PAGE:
A better understanding of the features and advantages of the present invention will be obtained by reference to the following detailed description of the invention and accompanying drawings, which set forth an illustrative embodiment in which the principles of the invention are utilized.
BRIEF DESCRIPTION OF THE DRAWINGS
The above and other aspects, features and advantages of the present invention will be more apparent from the following more particular description thereof, presented in conjunction with the following drawings wherein:
FIGS. 1 a through 38 b are cross sectional views of LED lamps having various configurations of transfer and ejector lens sections (hereafter called virtual filaments) according to the present invention, with each cross sectional view accompanied, respectively, by the individual configuration's far field pattern.
FIG. 39 is a perspective view of a linear array of V-grooves.
FIG. 40 is a diagram of the angles reflected by a linear V-groove array.
FIG. 41 is a perspective view of a radial array of V-grooves.
FIG. 42 a is a perspective view of the configuration of FIG. 37 a according to the present invention.
FIG. 42 b is a perspective view showing the vector triad on the configuration of FIG. 42 a according to the present invention.
FIG. 43 is a perspective view of the construction of a V-groove on a curved surface according to the present invention.
FIG. 44 is a perspective view of a virtual filament with a curved radial V-groove array on top according to the present invention.
FIG. 45 is a perspective view of a virtual filament with a linear V-groove array on its transfer section according to the present invention.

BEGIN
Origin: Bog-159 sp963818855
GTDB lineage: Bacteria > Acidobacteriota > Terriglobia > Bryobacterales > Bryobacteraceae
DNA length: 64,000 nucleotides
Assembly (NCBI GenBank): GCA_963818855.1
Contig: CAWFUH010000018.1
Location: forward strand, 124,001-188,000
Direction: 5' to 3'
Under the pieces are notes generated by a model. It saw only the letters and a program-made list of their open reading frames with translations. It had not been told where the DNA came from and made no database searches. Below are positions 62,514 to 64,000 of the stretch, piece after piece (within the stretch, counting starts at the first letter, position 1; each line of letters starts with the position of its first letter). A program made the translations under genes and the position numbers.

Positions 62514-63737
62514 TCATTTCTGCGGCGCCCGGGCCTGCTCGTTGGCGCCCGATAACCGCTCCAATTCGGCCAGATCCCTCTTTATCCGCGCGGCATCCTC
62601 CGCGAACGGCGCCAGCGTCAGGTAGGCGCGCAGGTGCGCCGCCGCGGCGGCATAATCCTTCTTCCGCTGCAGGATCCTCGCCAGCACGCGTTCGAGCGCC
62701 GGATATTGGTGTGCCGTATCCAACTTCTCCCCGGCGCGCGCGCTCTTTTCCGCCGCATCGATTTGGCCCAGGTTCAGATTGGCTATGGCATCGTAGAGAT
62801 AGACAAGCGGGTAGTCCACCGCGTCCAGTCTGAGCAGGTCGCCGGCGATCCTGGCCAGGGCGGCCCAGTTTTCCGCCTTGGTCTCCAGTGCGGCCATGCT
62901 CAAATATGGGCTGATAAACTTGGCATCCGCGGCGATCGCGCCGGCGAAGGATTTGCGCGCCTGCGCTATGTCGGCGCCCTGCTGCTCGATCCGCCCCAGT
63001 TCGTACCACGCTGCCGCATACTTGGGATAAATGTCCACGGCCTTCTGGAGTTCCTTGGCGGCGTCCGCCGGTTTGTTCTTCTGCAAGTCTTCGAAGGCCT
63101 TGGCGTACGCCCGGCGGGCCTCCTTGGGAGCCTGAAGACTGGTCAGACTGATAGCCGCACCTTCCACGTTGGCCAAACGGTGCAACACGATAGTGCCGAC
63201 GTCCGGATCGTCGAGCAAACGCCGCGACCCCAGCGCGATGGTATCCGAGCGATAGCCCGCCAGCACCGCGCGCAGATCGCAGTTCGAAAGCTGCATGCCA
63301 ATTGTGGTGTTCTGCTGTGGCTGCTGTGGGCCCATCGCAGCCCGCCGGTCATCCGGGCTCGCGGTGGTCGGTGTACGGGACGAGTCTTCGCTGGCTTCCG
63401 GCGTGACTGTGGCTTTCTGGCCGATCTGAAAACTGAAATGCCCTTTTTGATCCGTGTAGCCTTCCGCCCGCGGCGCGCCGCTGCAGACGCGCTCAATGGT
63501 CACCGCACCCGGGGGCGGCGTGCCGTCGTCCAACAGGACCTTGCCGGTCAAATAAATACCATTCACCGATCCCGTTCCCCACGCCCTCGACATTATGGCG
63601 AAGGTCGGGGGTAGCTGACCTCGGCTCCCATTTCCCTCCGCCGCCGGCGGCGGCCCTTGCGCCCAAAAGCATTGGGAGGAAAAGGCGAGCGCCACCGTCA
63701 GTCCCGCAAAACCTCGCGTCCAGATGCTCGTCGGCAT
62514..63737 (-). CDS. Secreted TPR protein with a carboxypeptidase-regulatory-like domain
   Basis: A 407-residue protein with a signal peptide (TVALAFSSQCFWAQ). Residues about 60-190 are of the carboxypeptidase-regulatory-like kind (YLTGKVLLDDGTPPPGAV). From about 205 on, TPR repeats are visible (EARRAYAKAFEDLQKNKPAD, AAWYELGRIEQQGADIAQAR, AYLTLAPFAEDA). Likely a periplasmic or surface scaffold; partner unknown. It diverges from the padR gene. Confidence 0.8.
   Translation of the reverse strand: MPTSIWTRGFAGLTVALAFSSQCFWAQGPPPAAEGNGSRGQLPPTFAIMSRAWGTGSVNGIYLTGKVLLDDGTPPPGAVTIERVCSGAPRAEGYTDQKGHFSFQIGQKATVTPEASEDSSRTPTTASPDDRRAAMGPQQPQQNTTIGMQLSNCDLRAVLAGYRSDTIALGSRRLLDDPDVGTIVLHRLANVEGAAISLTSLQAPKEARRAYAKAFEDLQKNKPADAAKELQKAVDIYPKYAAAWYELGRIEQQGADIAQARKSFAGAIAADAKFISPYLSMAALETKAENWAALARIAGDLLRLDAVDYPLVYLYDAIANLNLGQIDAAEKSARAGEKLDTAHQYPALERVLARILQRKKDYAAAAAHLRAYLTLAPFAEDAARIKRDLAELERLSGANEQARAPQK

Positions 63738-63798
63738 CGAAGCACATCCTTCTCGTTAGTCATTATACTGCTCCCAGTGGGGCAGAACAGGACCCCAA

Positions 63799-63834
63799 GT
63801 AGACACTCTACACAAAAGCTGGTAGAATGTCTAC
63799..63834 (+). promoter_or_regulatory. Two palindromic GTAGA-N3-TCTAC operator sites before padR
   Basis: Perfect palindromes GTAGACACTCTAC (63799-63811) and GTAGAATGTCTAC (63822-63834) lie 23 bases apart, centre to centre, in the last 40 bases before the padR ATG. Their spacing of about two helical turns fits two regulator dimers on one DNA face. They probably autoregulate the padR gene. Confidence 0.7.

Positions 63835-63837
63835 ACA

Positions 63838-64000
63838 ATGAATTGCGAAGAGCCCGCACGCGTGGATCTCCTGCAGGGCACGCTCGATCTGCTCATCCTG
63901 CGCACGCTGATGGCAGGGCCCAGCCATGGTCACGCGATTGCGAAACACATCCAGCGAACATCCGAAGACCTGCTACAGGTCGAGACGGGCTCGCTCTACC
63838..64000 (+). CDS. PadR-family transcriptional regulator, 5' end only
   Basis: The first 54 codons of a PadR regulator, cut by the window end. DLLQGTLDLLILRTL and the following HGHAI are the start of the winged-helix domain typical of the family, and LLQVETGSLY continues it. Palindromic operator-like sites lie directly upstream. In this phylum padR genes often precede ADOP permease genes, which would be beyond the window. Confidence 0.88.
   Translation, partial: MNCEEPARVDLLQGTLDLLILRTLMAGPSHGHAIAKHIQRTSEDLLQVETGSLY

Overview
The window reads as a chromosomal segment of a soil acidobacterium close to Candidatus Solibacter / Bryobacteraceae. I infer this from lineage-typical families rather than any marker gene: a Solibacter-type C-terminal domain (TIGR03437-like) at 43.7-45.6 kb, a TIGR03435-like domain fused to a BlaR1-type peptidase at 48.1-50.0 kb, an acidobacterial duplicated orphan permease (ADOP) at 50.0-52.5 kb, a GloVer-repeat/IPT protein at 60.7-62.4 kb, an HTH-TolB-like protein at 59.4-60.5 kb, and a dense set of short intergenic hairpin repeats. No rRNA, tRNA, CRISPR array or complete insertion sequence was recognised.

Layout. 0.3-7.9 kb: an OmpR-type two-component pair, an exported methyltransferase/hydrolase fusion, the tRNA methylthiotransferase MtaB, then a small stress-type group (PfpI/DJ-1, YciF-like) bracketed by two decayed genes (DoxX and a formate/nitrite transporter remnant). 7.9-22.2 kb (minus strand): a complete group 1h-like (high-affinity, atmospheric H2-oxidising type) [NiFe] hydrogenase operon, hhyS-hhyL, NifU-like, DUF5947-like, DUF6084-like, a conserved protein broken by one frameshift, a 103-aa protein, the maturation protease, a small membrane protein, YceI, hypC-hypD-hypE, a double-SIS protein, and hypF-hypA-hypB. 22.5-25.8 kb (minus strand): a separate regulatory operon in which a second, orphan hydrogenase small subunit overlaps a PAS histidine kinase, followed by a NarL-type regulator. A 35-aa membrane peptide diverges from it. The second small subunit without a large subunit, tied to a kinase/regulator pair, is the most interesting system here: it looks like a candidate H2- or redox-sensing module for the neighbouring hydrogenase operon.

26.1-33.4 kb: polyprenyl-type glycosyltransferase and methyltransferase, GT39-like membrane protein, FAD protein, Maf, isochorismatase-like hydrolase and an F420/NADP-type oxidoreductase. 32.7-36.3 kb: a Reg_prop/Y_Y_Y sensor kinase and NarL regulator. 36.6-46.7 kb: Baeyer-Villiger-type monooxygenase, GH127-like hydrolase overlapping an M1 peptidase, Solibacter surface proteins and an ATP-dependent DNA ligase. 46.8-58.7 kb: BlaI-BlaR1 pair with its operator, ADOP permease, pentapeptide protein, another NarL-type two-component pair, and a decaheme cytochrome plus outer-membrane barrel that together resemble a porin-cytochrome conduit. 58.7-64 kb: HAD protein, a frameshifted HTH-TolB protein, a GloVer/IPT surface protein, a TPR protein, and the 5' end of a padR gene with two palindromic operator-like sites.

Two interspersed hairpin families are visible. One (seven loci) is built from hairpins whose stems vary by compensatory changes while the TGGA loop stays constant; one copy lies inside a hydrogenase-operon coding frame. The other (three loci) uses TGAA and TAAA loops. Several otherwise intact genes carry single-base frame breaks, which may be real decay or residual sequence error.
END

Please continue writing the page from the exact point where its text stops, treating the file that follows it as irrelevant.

FIG. 46 is a perspective view of a six-sided barrel-shaped virtual filament according to the present invention.
FIGS. 47 a and 47 b is a side and perspective view, respectively, of a sixteen-sided virtual filament according to the present invention.
FIG. 47 c-e show blue (465 nanometers), green (520 nanometers) and red (620 nanometers) emission patterns, respectively, of the embodiments of FIGS. 47 a-b, at the various cylindrical azimuths.
FIGS. 48 a and 48 b is a side and perspective view, respectively, of another sixteen-sided virtual filament, with a slotted ejector section according to the present invention.
FIG. 48 c depicts a 300° emission pattern produced by the collar of FIG. 48 a.
FIGS. 49 a and 49 b is a side and perspective view, respectively, of a faceted virtual filament that mixes the disparate wavelengths of a tricolor LED according to the present invention.
Corresponding reference characters indicate corresponding components throughout the several views of the drawings, especially the explicit label in FIG. 1 a of LED package 20 being implied throughout FIG. 2 a to FIG. 38 a.
DETAILED DESCRIPTION OF THE PREFERRED EMBODIMENTS